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- Mike Riedel
All in the Family
New brewery set to make a sudsy splash.
By Mike Riedel
We've seen a lot of growth in the local craft-beer scene over the past few years. Breweries are opening left and right and Utah is beginning to look like a legitimate player in the national craft-beer movement. Last year alone, we witnessed four new breweries pop up along the Wasatch Front, and this year we will likely see another four—maybe five. The next craft brewery to make its Utah debut likely will be Templin Family Brewery. If the name sounds familiar, it should. Owner/brewmaster Kevin Templin, pictured, has been a longtime veteran of the state's craft-beer scene, and recently helmed Red Rock Brewing Co. Templin's approach to beer has always been to keep it simple—no matter how complicated the recipe can be. It's that straightforward approach to brewing that led me and many others to believe Templin's time at Red Rock would culminate in a lifelong career. But he and his family had other plans.
"I didn't want to be that guy that always thought, 'What if?'" Templin says right out the gate. "I mean, what's the worst thing that could happen? I could go broke, right? That's not that bad," he says. "If it all crashes, I'm sure I could find someone to give me a job washing kegs." Templin's Zen attitude doesn't just apply to his life philosophy, but also to his brewing. As we walked around the burgeoning brew space, I couldn't help but notice there was a lot of money being spent on the Tempilin Family dream. "It's expensive to do it right," Templin proclaims. But what exactly is "right?" "It's all about time, consistency, not trying to be macho, pretending to be the cool kid on the block," Templin muses. "Just make drinkable, consistent beer like people have been making for thousands of years. That's all I want to do."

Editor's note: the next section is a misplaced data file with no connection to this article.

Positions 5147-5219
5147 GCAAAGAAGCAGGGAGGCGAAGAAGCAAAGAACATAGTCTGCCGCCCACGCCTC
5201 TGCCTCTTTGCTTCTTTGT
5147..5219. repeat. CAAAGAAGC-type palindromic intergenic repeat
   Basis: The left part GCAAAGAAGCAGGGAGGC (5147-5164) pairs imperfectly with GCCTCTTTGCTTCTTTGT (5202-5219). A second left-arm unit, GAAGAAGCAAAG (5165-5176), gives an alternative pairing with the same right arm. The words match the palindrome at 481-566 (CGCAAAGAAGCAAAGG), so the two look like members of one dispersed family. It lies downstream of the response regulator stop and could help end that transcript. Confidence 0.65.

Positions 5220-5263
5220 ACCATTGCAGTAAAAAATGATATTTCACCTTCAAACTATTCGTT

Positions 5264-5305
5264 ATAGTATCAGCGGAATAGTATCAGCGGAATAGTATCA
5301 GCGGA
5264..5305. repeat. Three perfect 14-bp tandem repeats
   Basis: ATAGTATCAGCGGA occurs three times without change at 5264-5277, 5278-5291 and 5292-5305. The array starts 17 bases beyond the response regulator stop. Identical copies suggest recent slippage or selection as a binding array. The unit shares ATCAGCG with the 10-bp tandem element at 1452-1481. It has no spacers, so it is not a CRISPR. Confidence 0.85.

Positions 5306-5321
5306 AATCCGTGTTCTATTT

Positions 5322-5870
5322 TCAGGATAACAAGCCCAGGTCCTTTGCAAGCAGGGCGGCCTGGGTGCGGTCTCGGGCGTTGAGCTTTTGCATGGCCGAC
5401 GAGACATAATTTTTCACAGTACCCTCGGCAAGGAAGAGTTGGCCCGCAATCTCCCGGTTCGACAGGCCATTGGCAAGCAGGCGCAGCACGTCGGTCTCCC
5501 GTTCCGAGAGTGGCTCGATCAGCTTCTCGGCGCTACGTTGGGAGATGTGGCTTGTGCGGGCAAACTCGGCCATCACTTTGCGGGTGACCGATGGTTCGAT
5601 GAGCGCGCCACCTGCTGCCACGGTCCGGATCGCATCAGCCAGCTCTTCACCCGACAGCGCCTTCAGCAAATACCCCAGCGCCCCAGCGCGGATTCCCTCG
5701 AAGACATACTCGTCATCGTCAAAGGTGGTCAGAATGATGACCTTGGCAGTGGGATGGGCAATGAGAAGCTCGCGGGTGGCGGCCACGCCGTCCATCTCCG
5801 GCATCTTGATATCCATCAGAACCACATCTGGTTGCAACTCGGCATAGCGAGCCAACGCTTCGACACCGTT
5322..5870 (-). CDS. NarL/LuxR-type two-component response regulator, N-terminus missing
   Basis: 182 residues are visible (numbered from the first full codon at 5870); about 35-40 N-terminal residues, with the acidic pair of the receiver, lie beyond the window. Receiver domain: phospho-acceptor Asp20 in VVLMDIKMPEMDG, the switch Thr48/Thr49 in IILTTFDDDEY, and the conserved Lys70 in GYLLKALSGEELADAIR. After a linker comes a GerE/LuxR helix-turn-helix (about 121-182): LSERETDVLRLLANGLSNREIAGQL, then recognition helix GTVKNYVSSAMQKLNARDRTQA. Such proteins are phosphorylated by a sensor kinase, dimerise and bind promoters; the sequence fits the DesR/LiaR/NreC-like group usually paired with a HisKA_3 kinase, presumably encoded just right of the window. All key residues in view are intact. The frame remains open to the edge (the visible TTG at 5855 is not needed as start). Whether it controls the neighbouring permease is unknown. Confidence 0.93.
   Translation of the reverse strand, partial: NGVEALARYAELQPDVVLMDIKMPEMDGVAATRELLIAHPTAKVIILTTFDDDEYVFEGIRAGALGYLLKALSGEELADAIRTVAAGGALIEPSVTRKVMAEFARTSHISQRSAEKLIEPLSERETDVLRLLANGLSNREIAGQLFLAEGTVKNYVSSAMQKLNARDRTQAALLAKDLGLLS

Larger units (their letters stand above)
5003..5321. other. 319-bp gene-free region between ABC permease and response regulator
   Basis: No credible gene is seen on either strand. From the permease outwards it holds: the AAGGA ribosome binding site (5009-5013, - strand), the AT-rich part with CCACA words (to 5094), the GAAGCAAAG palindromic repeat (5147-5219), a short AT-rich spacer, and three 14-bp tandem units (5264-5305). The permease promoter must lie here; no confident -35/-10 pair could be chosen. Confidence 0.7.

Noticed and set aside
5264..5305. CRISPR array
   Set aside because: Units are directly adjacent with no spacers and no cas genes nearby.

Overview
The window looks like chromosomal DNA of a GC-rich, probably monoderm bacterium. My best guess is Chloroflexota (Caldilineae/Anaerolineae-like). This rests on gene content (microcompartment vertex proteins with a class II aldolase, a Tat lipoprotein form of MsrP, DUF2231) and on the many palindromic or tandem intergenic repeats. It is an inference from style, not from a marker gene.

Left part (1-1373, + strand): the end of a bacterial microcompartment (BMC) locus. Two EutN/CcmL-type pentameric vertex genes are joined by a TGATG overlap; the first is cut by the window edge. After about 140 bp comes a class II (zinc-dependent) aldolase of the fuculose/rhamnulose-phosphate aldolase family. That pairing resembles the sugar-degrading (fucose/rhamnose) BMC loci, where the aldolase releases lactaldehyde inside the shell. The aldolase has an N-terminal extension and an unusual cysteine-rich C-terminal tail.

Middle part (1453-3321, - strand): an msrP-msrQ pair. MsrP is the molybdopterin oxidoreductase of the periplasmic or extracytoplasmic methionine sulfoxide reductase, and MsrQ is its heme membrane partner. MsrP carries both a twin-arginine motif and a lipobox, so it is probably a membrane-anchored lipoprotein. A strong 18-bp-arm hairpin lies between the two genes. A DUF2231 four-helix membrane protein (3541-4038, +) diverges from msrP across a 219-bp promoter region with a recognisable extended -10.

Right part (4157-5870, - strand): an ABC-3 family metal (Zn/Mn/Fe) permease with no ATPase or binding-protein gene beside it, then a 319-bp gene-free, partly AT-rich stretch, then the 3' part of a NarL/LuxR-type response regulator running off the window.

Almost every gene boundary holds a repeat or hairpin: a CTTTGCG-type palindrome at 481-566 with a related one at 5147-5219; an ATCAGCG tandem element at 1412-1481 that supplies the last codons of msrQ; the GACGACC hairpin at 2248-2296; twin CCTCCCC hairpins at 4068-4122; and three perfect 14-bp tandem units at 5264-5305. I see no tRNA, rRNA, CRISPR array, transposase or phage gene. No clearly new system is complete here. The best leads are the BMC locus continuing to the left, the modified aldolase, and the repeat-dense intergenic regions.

Who can argue with an attitude like that? A good disposition is one thing, but if you don't have beer and atmosphere to back it up, how are you going to get asses on those stools? "We've got 30 different recipes that are all new," Templin boasts. "I don't want to remake beers that I've made in the past; my customers deserve better than that." Part of Templin's recipes draw on his love of German beers. "My heart has been with German lagers for most of my brewing career," he says, perhaps acknowledging his own Germanic heritage. "Mostly, it's because I think those are the hardest beers in the world to make," he says. And he's right. Most brewers I talk to give the same response. The in-house selection, however, will look past Deutschland. "We'll always have the traditional ales—porters, stouts, pale ales, etc.," he says. "But we're also going to make what the people want. If you want a chocolate pale ale, let's discuss it."
The brewery Templin designed is well thought out, with a dedicated bar for the all-important imbibing time, a state-of-the-art brewery with canning line and a barrelhouse for aging beers and hosting special events. So, when will it be ready? "When we're ready," Templin says. "The first time you try our beer is the most important time for me. If I miss the mark on your first visit, there's a chance that I may lose you forever, so the beer has got to be perfect."
Once officially launched, the Templin Family Brewery will produce beers in a wide range of alcohol levels in draft and 16-ounce cans. Look for the opening in late autumn in Salt Lake City's exploding Granary District. Till then, as always, cheers!